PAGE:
History News: COVID-19’s Impact on Charleston’s Black Community by Mateo Mérida

History News: COVID-19’s Impact on Charleston’s Black Community by Mateo Mérida

While there is no corner of the world today that has remained completely untouched by the COVID-19 pandemic, certain places have felt the impact more severely than others. Structural racism has created a feedback loop of poverty, ecological degradation and lack of resources in Black neighborhoods, which has led to an abundance of poor physical health for Black Charlestonians. As such, COVID-19 has disproportionately devastated the Black community, infecting several thousands of African American families across the Charleston area.1


One of the largest factors that primed COVID-19 to have such a negative impact for Black Charlestonians is the role which they play in the region’s labor force. The Center for Disease Control (CDC) defined an essential worker as “as those who conduct a range of operations and services in industries that are essential to ensure the continuity of critical functions in the United States.” In 2015, more than 70% of Black Charlestonians fit this description, as most are employed in shipping and warehousing, accommodation and food service, and retail. More than one quarter of Black women alone worked in health care services. While everyone else was required to quarantine, Black people were overwhelmingly among the first to be exposed to the virus in the Charleston area. By working in industries that did not afford them the option to lockdown or work from home, their likelihood of exposure to the virus increased significantly.2


Along that same line, the labor of Black people made a lockdown possible for the rest of the community, as they worked checkout lines in grocery stores across the county and shipped masks and Lysol from warehouses, while also nursing those who were battling the virus themselves. Even with a national lockdown, many Black families in the Charleston area were stuck managing the pandemic, so that the rest of the county and region could stop the spread of the virus.

The toll all of this took is evident when analyzing the number of COVID tests in Charleston County. While Black people accounted for nearly a quarter of the Charleston County’s population in 2020, less than 20% of tests taken were by Black people. Hours of operation for testing sites tends to coincide with business hours, during which time most essential workers would most likely be on the job. Further, given the low rate of pay most receive, taking off work to get tested was not a practical option. Although this increases the risk of spreading the disease to others, the alternative is risk of starvation, utilities being cut off, houselessness, etc.3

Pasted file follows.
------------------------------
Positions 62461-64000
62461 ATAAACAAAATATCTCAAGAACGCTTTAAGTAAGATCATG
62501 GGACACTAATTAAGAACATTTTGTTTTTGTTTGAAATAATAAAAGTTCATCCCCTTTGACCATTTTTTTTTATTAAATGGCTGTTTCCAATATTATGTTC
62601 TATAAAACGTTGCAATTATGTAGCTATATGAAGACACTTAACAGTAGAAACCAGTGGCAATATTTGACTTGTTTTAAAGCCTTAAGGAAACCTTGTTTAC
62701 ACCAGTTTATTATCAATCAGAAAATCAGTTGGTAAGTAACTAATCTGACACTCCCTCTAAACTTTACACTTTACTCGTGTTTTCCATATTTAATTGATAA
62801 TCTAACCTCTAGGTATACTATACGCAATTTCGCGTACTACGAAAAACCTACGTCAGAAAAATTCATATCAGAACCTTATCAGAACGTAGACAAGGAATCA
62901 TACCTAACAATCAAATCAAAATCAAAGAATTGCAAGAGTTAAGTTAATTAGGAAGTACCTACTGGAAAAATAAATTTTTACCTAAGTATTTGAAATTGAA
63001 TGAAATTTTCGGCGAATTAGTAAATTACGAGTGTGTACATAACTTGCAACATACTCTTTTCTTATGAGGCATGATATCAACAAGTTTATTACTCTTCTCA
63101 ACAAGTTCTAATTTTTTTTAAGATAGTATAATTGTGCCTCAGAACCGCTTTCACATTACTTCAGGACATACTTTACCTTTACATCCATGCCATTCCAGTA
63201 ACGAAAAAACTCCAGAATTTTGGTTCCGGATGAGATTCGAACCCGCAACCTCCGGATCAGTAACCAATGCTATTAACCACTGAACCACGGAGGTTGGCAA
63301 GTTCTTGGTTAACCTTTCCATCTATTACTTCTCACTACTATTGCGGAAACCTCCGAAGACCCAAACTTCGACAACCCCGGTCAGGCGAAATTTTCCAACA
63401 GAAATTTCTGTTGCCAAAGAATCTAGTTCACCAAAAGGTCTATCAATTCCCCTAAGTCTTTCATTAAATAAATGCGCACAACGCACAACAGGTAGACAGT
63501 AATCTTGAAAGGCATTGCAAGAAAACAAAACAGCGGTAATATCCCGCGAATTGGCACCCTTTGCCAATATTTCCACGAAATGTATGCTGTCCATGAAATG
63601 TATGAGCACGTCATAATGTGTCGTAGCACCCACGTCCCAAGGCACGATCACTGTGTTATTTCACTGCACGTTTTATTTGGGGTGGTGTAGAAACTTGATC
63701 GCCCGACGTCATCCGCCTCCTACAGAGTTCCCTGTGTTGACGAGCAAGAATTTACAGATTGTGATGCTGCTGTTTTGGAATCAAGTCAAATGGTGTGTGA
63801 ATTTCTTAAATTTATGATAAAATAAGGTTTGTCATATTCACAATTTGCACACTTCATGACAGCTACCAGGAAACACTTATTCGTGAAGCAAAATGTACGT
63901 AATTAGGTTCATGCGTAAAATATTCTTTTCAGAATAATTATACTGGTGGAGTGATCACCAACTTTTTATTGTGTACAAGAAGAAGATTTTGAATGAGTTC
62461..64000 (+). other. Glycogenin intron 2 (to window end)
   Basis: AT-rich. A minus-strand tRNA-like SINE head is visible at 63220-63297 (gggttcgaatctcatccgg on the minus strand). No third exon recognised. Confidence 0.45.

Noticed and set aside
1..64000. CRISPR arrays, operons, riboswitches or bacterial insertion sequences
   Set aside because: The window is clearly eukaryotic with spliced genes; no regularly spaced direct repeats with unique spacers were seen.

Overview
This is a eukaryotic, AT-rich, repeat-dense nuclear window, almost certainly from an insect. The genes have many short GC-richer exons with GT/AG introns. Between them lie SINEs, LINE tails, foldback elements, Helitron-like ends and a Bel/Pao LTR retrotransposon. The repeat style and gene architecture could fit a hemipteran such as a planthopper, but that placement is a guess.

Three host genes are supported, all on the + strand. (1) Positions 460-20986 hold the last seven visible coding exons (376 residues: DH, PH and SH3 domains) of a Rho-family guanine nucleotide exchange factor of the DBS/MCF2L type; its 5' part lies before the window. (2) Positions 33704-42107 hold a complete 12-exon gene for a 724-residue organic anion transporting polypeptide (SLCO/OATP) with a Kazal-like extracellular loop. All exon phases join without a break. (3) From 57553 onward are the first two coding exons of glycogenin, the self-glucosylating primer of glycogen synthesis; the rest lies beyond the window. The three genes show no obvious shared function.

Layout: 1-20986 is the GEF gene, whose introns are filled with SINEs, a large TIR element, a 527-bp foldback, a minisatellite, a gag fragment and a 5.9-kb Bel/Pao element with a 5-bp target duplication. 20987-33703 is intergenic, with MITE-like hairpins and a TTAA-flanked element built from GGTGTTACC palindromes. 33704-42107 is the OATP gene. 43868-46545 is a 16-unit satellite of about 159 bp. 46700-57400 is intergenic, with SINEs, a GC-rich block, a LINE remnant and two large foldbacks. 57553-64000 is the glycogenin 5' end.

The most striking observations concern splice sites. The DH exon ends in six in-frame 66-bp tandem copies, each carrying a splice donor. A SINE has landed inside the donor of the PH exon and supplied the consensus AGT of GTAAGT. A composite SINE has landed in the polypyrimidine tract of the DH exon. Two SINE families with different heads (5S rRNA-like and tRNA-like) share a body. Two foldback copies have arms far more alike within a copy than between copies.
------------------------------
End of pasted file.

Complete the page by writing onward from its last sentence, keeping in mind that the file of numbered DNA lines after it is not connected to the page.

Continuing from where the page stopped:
Where Black Charlestonians literally could not afford to be sick, the trap set by “essential” labor cost the lives of several hundreds of Black Charlestonians. Of all COVID-19 deaths in Charleston County, well over a third of those were Black, despite only being one quarter of the population.4

The sheer devastation of the pandemic on Black Charleston did not happen in a vacuum. It is the direct result of several compounding factors, such as the environmental quality of Black neighborhoods or lack thereof, poverty, depressed wages, and the stagnancy of upward mobility of Black Charlestonians since the Jim Crow era. Structural racism put Black Charlestonians in a constant fight to survive before the pandemic, which became yet another fatal element added to the mix. Black Charlestonians have a high prevalence of lung diseases such as Chronic Lower Respiratory Disease and Lung Cancer, which largely can be explained by the environmental pollution found in many Black neighborhoods in Charleston. COVID-19 can violently attack the lungs of those infected. For people who already have medical histories with lung disease, defeating COVID-19 becomes abundantly more difficult.5